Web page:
The FLRA has stressed that due to the vacancy in its general counsel’s position, it has not issued any findings of unfair labor practices for the last two years, contrary to what it said has been reported or implied by some media outlets.
The GC position has been vacant since November 2017. While a nominee cleared the Senate committee level in July, the vote fell along party lines and the nomination has not advanced to a full Senate vote.
Unfair labor practice complaints can be filed by either unions or by management against the other, although in practice the large majority are filed by unions; they have filed numerous complaints in that time alleging that agencies have not bargained in good faith or have committed other violations of labor law during the Trump administration.
The FLRA said that while it lacks a general counsel, “regional directors and other employees within the office of the general counsel continue the office of the general counsel’s regular practice of conducting investigations of unfair labor practice charges to make a recommendation as to whether an unfair labor practice occurred (a determination on the merits of the charge). While regional directors make internal, non-binding recommendations on issuing complaints to the office of the general counsel, it is for the general counsel alone to determine whether a complaint should issue based on those recommendations.”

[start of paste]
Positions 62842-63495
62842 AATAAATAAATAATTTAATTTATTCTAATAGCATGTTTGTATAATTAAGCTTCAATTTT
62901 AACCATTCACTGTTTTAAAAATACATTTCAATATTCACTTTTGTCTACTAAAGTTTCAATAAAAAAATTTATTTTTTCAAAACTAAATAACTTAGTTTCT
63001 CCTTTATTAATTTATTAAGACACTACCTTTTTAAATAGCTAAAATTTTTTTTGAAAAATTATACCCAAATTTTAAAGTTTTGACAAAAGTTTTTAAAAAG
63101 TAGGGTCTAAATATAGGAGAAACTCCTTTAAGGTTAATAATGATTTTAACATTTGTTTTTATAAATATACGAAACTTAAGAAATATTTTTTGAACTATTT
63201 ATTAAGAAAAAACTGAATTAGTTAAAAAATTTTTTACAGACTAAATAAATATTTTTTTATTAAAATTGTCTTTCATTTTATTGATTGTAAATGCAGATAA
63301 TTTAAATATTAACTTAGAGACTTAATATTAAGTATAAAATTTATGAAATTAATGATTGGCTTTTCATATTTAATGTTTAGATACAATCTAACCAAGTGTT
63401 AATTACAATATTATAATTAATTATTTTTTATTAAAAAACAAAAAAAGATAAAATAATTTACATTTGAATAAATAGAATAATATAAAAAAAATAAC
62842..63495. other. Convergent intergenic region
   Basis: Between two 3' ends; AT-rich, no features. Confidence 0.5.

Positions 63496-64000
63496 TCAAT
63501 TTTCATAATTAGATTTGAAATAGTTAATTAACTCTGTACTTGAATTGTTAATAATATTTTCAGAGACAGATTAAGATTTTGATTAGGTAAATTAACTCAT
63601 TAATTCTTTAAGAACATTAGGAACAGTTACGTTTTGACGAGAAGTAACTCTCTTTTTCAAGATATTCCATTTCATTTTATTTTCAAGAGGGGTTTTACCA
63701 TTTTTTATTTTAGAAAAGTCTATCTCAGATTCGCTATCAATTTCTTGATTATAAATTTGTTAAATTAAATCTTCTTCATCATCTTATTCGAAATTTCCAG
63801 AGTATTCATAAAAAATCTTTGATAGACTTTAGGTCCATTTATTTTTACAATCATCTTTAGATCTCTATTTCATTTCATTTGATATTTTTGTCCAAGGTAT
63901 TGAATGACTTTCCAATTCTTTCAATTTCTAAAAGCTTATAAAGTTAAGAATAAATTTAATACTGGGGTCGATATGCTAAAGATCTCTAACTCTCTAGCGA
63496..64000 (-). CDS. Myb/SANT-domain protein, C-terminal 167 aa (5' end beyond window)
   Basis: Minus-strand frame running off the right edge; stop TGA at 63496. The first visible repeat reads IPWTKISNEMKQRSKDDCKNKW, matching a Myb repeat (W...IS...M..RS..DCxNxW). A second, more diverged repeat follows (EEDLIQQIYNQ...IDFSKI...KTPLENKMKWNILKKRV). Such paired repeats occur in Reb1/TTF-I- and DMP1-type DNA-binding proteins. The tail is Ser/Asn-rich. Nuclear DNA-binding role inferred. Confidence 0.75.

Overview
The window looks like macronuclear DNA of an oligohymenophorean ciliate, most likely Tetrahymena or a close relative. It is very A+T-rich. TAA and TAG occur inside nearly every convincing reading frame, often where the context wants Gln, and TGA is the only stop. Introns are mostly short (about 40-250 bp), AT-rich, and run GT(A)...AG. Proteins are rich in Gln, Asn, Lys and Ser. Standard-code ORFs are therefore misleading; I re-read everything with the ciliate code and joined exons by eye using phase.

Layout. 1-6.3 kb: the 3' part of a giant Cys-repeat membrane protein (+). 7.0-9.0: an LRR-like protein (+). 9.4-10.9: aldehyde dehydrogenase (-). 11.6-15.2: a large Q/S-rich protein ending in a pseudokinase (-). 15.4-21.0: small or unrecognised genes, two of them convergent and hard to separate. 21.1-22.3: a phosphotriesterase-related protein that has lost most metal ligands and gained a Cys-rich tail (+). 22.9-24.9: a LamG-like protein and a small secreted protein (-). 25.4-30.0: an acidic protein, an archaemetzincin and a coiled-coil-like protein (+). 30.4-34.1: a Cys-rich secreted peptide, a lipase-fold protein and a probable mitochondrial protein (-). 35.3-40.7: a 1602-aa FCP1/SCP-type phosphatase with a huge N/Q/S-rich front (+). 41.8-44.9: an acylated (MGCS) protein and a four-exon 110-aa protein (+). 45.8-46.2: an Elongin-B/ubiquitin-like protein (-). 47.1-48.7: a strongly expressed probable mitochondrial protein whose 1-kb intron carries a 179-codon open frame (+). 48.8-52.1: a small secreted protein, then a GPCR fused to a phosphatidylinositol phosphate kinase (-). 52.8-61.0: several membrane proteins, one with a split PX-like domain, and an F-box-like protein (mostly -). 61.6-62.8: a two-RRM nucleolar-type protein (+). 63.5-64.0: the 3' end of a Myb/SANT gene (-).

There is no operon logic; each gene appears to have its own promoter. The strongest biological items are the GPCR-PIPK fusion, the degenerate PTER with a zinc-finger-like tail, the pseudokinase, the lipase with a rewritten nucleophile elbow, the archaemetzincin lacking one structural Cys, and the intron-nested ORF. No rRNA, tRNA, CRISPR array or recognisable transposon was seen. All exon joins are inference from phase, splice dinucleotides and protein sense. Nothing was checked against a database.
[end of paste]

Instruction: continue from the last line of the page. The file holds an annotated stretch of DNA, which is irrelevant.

It said that even when a general counsel has issued a complaint, “it remains for an administrative law judge to determine, after the regional office and the parties present their evidence at a trial, whether an unfair labor practice has actually occurred. The administrative law judge’s decision may then be appealed to the FLRA’s three-member adjudicative body and then to the appropriate federal court of appeals. Communications from a regional office, including a regional director, do not constitute a determination that an unfair labor practice has occurred.”